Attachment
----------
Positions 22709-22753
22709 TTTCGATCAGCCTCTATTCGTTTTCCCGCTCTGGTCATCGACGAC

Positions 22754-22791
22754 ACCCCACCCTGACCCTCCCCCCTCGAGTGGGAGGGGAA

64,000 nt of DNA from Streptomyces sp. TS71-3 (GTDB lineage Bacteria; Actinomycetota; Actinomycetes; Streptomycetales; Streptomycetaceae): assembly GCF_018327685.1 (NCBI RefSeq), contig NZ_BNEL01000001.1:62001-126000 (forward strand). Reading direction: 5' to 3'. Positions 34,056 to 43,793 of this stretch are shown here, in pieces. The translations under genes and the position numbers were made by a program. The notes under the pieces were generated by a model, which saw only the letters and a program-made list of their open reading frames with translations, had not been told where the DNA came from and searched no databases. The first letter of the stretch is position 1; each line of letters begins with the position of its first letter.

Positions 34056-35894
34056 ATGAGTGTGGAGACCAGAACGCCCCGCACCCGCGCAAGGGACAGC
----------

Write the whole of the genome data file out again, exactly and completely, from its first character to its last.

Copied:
Positions 22709-22753
22709 TTTCGATCAGCCTCTATTCGTTTTCCCGCTCTGGTCATCGACGAC

Positions 22754-22791
22754 ACCCCACCCTGACCCTCCCCCCTCGAGTGGGAGGGGAA

64,000 nt of DNA from Streptomyces sp. TS71-3 (GTDB lineage Bacteria; Actinomycetota; Actinomycetes; Streptomycetales; Streptomycetaceae): assembly GCF_018327685.1 (NCBI RefSeq), contig NZ_BNEL01000001.1:62001-126000 (forward strand). Reading direction: 5' to 3'. Positions 34,056 to 43,793 of this stretch are shown here, in pieces. The translations under genes and the position numbers were made by a program. The notes under the pieces were generated by a model, which saw only the letters and a program-made list of their open reading frames with translations, had not been told where the DNA came from and searched no databases. The first letter of the stretch is position 1; each line of letters begins with the position of its first letter.

Positions 34056-35894
34056 ATGAGTGTGGAGACCAGAACGCCCCGCACCCGCGCAAGGGACAGC